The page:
Citizen Science Projects
… also known as Networked Science, Community Science and Public Science projects, there are groups that have long histories and a lot of success at keeping an eye on things and figuring things out!
Find out how you can get involved in your community by checking out the links provided here or, by doing a community-based Google search using your home town, along with ‘Citizen Science’ as keywords. Do you know of or are you involved in any community science projects that are not listed here? Let me know in the comments section and we can get them linked!
Air Quality Egg – This project does cost a little bit to get started as it requires you to own an air quality sensing device. But, check it out anyways! The data being collected by the volunteers in this project, is available to everyone. The project is providing real time, live data on the air that we breath.
The Great Backyard Bird Count – People around the world are counting the birds, every February since 1988! Get involved, make it an event, count birds, share your data! In 2013 birds were counted in 111 countries. With your participation, we can make it all countries…..
The Morning Tomato Report – This is a community networking and engagement project. Help further our understanding on all sorts of topics by engaging in discussions about relevant subjects by commenting on or or writing a precis (a summary) of a non-fiction article, book or speech.
North American Projects
Bug Guide – Capturing bugs with photographs and posting not just the photos but the where and when is helping entomologists learn about bug behaviour.
Bumble Bee Watch – Take a photo, upload it to this site, record the where and when, find the species, and you are helping to track and locate rare and endangered species of bees as well as to record their habits.
Celebrate Urban Birds – Pick a place and then just watch for birds for 10 minutes. Report your observations. Your data set will help the scientists at the Cornell University Lab of Ornithology determine how urban birds are doing.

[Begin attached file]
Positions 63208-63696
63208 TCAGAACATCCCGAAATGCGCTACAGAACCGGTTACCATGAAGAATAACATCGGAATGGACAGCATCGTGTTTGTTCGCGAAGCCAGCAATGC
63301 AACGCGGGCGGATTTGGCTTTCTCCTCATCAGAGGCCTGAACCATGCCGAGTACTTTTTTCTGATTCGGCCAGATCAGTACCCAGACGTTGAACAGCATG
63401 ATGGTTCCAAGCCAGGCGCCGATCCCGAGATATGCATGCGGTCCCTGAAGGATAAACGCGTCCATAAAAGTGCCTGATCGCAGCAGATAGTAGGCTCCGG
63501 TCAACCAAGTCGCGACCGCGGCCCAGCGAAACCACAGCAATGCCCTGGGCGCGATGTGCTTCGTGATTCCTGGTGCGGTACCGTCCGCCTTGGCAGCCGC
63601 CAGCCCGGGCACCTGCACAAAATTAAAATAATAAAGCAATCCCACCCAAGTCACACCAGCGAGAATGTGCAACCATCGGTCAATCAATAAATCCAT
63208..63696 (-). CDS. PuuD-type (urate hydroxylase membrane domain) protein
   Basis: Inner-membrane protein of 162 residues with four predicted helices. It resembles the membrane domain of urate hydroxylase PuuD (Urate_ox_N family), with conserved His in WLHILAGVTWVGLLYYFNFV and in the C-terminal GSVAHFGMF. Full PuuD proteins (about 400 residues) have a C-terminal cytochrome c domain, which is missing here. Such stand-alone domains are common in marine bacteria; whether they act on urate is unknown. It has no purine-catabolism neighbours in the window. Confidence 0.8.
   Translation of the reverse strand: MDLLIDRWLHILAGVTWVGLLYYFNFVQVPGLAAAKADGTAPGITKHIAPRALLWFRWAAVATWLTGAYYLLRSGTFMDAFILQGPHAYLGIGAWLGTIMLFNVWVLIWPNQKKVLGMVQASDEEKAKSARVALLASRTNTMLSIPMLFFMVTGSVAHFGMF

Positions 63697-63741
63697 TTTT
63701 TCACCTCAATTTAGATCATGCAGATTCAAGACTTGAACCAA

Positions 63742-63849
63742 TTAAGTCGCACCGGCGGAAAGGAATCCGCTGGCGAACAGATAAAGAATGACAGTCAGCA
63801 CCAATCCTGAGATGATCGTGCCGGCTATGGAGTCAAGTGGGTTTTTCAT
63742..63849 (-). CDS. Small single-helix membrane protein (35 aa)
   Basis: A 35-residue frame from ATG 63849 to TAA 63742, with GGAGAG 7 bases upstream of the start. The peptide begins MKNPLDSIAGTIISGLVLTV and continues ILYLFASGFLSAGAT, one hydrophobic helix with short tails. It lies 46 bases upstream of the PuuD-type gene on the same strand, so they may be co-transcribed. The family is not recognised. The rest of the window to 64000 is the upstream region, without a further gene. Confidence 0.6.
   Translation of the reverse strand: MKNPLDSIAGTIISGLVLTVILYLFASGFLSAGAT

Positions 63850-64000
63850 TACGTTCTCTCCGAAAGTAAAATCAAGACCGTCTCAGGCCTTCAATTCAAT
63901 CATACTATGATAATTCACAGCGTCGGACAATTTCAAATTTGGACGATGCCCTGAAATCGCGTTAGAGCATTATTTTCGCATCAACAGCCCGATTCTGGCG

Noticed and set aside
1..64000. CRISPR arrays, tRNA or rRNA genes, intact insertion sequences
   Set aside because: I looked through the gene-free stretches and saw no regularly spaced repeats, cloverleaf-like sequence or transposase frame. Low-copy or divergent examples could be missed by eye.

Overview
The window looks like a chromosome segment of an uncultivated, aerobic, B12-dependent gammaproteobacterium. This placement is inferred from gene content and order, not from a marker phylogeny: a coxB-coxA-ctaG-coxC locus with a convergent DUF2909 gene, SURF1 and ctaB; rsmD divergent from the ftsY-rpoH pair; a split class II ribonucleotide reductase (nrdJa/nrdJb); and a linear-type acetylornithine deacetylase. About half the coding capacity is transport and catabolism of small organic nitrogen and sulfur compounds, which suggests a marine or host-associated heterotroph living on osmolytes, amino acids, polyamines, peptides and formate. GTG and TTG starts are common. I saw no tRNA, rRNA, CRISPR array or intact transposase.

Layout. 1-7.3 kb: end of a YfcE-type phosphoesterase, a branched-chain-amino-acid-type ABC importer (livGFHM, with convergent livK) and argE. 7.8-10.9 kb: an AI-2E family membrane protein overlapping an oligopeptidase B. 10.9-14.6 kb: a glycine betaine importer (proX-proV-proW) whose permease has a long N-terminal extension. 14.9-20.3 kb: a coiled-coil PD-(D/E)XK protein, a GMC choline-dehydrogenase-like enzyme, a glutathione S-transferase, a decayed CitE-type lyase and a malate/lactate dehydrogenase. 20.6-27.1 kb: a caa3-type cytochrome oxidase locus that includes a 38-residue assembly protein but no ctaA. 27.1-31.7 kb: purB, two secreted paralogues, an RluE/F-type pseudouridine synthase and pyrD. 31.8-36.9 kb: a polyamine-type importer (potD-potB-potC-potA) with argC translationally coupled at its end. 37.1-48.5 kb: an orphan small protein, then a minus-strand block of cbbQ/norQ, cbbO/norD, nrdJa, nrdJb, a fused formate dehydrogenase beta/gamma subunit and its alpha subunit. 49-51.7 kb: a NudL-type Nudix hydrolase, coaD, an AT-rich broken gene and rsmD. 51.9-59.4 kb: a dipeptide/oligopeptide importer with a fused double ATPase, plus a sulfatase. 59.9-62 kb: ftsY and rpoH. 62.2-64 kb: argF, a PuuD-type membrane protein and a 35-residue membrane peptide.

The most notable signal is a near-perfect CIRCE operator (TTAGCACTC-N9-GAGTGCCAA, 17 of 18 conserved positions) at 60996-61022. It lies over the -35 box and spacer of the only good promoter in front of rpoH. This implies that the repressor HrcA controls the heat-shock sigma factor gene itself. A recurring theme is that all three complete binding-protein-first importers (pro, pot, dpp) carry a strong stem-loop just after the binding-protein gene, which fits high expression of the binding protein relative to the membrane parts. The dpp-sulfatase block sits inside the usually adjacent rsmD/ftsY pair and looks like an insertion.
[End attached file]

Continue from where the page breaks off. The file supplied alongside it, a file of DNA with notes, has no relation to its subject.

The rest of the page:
Christmas Bird Count – Started in 1900 by the Audubon Society, volunteering for the Bird Count is as easy as letting them know you are interested! Make it a family event and check out your feathery neighbors….
eBird – Join the community, record the birds you see, share your sightings with others! Another Cornelle University Citizen Science project. This project is about sighting rare and endangered species. There is also tracking of migratory birds and some amazing pages and photographs!
South American Projects
Celebrate Urban Birds – Pick a place and hen just watch birds for 10 minutes. Report your observations. Your data set will help the scientists at the Cornell University Lab of Ornithology determine how urban birds are doing.
Wild Whales BC Cetacean Sightings Network – This is a project where individuals provide information on whale, dolphin, porpoise and turtle sightings along the coast of British Columbia. If you are on or near the coast, you can be involved.
Project BudBurst – This is a climate mapping project that has citizens all over the US watching and recording plant growth and change. The data collected is being used to help climatologists understand what is happening to growing seasons as our climate changes.
Woodland Pool Project – The Hudson River Estuary Program and the Cornell University Department of Natural Resources have a way for you to enlist as a citizen scientist by volunteering to observe woodland pools and wildlife in your area.
Gowanus Canal Project – This one is important and fun! Participant tagging. There is a robot taking pictures of the canal as the canal is undergoing cleanup. There are lots of pictures and what has been captured needs to be identified and tagged. Just log in and lend a hand….